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LONDON (Reuters) - German industrial orders were pretty awful for January, down 7.4 percent in what is the biggest monthly slump in the figure for eight years.
Moreover the explanation - a sharp fall in domestic and euro zone demand - goes counter to the otherwise fairly buoyant readings on the region's economy as a whole. The Economy Ministry argues the heavy demand towards the end of last year sucked some of the momentum out of January's figures and that they will rebound later in the year.
The British parliament's upper house will today try to force the government to give lawmakers a greater say over the terms of Britain's exit from the European Union and final approval of an eventual deal with the bloc.
The government is set to lose the vote in the House of Lords on the wording of legislation giving Prime Minister Theresa May the right to trigger Brexit talks, but ministers are determined to overturn any changes before they become law. The debate starts at 1100 GMT with the main vote due early evening.
Have France's conservatives finally decided to stick with Francois Fillon as their presidential candidate? That was the word out of the meeting of party leaders last night. Fillon was adamant at the weekend that he was not going to step down and, under party rules, no one could force him to. The fact that Alain Juppe ruled himself out means, for now at least, there is no obvious alternative. Fillon resumes his campaign in the city of Orleans today.
The heads of four big western powers in Europe -- France, Germany, Italy and Spain -- have seen the future of the EU and it is "multi-speed". That means that EU members should be able to pursue integration at the speed they want, picking and choosing from which projects they take part in and which they don't.
A Europe of different speeds is necessary, otherwise we will probably get stuck, Germany's Angela Merkel said. The problem is that such an arrangement is much less welcome among eastern European states who fear it could lead to an EU in which some members are more equal than others. This sets the stage for interesting discussions at Thursday's EU summit.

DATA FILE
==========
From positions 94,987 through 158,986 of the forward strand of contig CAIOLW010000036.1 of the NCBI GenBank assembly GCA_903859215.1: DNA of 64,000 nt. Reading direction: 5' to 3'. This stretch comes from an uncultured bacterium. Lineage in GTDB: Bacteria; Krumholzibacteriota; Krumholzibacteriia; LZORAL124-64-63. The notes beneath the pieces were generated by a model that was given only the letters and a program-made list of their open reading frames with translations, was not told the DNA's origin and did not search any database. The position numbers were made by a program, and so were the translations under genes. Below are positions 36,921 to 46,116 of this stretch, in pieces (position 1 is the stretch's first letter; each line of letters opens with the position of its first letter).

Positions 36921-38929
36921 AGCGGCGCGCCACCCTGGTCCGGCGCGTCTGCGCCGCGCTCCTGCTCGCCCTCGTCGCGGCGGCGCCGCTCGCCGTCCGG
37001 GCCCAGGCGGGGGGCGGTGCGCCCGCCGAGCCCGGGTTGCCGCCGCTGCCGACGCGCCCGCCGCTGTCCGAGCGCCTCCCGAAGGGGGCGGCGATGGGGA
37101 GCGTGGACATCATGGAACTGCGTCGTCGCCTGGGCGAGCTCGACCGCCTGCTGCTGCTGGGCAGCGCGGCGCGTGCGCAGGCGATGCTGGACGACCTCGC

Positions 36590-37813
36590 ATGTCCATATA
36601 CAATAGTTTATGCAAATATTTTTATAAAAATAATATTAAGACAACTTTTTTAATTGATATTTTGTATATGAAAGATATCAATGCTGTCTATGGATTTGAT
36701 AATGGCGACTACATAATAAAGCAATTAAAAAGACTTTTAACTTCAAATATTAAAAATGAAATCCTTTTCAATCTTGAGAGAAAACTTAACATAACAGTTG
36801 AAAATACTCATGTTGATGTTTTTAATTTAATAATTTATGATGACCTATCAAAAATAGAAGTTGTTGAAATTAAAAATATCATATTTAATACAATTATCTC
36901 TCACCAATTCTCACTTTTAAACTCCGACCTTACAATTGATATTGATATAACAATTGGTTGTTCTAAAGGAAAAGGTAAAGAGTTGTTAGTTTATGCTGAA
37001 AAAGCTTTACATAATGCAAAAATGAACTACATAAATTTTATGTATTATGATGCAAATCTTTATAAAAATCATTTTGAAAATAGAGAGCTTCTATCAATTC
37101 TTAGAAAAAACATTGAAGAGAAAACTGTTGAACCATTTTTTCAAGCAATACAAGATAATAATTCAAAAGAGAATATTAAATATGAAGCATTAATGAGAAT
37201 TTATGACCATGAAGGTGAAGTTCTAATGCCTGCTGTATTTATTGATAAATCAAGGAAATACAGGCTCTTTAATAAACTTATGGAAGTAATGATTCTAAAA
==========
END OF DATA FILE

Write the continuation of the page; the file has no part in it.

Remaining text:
Some slippage in Wall Street stocks overnight has failed to ripple through world markets, which appear to be struggling for some direction this week despite the plethora of political and policy influences. Given the big drop in cross-asset correlations this year, which many put down to Fed tightening and ‘post peak QE’ at the other central banks, then we should probably brace for more idiosyncratic market moves over the year ahead with another Fed hike now nailed on for next week and the ECB this week possibly making noises about its ongoing ‘dovish taper’.
U.S. President Donald Trump’s mounting domestic difficulties and distractions, meantime, were cited as one factor for softer equity markets late Monday. But if there’s any delay in his economic and trade proposals as a result, then perhaps that’s not unambiguously bad for overseas and emerging markets. And even though the S&P500 slipped about 0.3 percent, the ViX implied volatility gauge remains extremely low at just above 11 percent.
Asia bourses have been firmer on balance as a result, with Shanghai, Hong Kong and Seoul all up smartly in a big week for Chinese economic data. Chinese February FX reserves are due out today, with monthly trade numbers hitting the screens tomorrow.
European stock markets are due to open higher too, with this week’s mix of M&A and earnings outweighing the hit from news of Deutsche Bank’s cash call on Monday. The outsize and surprising 7.4 percent drop in German industrial orders for January, the biggest for eight years, has had no obvious immediate effect. The European political picture remains largely unchanged, with France's centre right Republican candidate for president Francois Fillon’s decision on Monday to fight on leaving opinion polls favouring a sizeable win for centrist Emmanuel Macron. The French-German 10-year bond spread widened a touch on Monday and was back at last Thursday’s levels, but is hovering just above 60 basis points this morning.
US Treasury yields, the dollar and Brent crude are all steady to firmer. Sterling is on the back foot this week ahead of the UK budget speech and amid Brexit worries emanating from the upper house of parliament’s review of the Brexit bill and fallout from last week’s Northern Irish assembly elections.
editing by John Stonestreet